Another Country (1984)
Fowler: I have half a mind to ask Barclay for permission to beat you!
Tommy Judd: Well, you've half a mind. We can all agree on that.
Judd: All problems solved for life. No commies and no queers.
Guy Bennett: Fame or infamy, what does it matter? I shan't be forgotten.
Guy Bennett: There's a little hollow at the base of his throat which make me want to pour honey all over him, and lick it off again.
Guy Bennett: But you couldn't help it, could you? Because in your heart of hearts, like Barclay and Delahay and Fowler and Menzies, you still believe, in spite of your talk of equality and fraternity, you still believe some people are better than others because of the way they make love. Now, think of that for a lifetime. Think of the names: pansy, nancy, fairy, fruit, brown-nose.
Judd: Barclay confiscated another torch last night.
Guy Bennett: How many is that?
Judd: Twelve. Twelve torches taken away to stop me getting the education I'm supposed to be here for.
Julie Schofield: Isn't there anything you miss at all?
Guy Bennett: I miss the cricket.
Tommy Judd: You know... What I really hate about cricket, is that it is such a damned good game.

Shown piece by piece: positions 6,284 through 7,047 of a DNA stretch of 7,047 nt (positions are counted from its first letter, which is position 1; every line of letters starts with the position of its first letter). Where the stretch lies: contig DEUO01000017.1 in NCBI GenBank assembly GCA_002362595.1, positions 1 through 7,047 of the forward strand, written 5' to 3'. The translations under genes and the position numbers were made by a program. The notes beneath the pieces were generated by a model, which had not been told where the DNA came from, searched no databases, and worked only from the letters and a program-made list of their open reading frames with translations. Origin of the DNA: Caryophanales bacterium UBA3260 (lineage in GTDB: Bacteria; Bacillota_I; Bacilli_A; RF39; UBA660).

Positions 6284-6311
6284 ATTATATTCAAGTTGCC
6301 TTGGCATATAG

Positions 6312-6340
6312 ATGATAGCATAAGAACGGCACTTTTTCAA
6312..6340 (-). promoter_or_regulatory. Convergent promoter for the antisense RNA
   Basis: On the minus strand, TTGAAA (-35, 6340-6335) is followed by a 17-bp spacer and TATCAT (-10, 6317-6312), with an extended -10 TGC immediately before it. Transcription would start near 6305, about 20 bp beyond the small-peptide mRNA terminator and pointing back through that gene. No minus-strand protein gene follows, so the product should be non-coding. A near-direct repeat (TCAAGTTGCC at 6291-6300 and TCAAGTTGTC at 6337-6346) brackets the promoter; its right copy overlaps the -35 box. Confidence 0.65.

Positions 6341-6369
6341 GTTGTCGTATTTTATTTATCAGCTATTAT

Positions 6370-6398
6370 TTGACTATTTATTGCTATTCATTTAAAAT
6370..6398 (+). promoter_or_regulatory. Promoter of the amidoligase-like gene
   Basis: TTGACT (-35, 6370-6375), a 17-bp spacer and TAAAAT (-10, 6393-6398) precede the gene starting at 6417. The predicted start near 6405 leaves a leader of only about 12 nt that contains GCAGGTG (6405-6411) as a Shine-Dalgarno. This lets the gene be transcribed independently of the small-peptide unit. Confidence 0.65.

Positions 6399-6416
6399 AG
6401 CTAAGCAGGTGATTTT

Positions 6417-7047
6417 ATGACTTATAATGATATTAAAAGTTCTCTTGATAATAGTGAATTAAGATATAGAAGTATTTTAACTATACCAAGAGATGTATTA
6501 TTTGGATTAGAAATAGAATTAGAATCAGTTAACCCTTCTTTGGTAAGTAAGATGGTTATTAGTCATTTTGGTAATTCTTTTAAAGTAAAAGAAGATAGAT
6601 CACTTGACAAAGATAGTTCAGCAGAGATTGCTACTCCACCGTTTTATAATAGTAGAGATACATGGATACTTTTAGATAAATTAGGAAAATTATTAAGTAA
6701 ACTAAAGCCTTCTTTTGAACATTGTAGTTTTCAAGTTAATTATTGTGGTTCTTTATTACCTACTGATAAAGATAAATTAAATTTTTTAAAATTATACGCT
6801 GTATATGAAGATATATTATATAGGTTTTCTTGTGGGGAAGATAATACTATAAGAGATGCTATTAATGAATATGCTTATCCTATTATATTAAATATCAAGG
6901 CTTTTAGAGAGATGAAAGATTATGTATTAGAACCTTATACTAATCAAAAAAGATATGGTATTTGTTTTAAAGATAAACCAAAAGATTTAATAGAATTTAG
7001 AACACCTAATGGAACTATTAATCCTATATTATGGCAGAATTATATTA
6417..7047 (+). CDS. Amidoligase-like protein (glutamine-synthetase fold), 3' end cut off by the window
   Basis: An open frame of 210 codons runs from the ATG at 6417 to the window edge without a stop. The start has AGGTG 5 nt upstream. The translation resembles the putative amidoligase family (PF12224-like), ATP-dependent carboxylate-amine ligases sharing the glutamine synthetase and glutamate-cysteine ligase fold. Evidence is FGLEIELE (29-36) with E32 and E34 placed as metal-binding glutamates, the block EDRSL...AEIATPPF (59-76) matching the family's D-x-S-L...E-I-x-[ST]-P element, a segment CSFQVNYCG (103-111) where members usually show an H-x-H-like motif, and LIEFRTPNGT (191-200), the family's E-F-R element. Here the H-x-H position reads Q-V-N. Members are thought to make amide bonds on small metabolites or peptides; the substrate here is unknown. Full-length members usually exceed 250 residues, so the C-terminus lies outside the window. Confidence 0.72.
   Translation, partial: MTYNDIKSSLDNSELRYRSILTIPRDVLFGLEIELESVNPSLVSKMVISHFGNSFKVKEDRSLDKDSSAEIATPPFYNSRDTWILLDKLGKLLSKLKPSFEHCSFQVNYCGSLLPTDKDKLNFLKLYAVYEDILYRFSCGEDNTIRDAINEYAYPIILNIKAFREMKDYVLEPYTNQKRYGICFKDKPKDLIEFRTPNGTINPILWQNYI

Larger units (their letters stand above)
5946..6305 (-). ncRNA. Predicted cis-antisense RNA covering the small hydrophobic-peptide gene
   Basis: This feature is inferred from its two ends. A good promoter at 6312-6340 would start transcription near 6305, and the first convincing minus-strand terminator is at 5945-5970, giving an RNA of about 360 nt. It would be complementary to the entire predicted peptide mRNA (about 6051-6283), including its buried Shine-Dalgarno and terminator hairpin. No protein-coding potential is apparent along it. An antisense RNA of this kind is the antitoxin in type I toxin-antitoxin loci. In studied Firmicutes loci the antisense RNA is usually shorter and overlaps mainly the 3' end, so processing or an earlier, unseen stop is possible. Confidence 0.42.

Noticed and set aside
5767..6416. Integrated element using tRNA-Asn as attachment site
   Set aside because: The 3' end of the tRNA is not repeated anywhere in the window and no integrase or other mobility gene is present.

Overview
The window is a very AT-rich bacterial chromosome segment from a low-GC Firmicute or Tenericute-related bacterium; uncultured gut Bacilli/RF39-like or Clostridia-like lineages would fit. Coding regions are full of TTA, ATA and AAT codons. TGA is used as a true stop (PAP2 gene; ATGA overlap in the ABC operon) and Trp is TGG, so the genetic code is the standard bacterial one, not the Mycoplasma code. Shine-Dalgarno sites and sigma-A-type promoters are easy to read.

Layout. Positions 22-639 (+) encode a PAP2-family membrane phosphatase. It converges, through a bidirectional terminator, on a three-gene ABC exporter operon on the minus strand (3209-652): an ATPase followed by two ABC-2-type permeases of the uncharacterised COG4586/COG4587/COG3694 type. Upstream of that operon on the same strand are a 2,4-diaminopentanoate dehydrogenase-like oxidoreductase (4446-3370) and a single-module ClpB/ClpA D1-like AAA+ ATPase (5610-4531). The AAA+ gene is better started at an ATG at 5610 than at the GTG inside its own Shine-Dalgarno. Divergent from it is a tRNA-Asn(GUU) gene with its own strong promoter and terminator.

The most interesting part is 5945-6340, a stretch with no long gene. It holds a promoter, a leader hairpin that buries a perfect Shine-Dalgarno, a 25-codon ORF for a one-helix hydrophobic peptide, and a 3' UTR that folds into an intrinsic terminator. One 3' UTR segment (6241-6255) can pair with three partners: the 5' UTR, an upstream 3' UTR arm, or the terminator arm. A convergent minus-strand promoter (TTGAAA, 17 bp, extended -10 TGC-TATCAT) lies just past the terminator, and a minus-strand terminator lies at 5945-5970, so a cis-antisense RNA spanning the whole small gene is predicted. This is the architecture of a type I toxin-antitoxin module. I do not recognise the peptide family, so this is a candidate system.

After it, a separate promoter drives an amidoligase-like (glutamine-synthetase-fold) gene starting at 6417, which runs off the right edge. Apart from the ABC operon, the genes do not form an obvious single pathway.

Guy Bennett: Ah! Judd's Paradox. Of course, cricket is a fundamental part of the capitalist conspiracy.
Tommy Judd: Of course.
Guy Bennett: One only has to observe the two of them seen. There's the Proletariat forced to labour in the field, while the Bourgeoisie indulges in the pleasures of batting and bowling.
Tommy Judd: Quite.
Guy Bennett: I mean, there's every reason to suppose
Guy Bennett: ... that the game ultimately derives from the wholly unjustified right of the medieval lord to the unpaid labour of villains and serfs at haymaking and harvest.
Tommy Judd: You know, you're really beginning to get the idea.
Guy Bennett: Thanks.
Guy Bennett: God, if our parents only knew what actually went on here.
Judd: They do know. Fathers anyway.
Guy Bennett: One learns so much about life in the army.
Guy Bennett: Yea.
Guy Bennett: Killing people.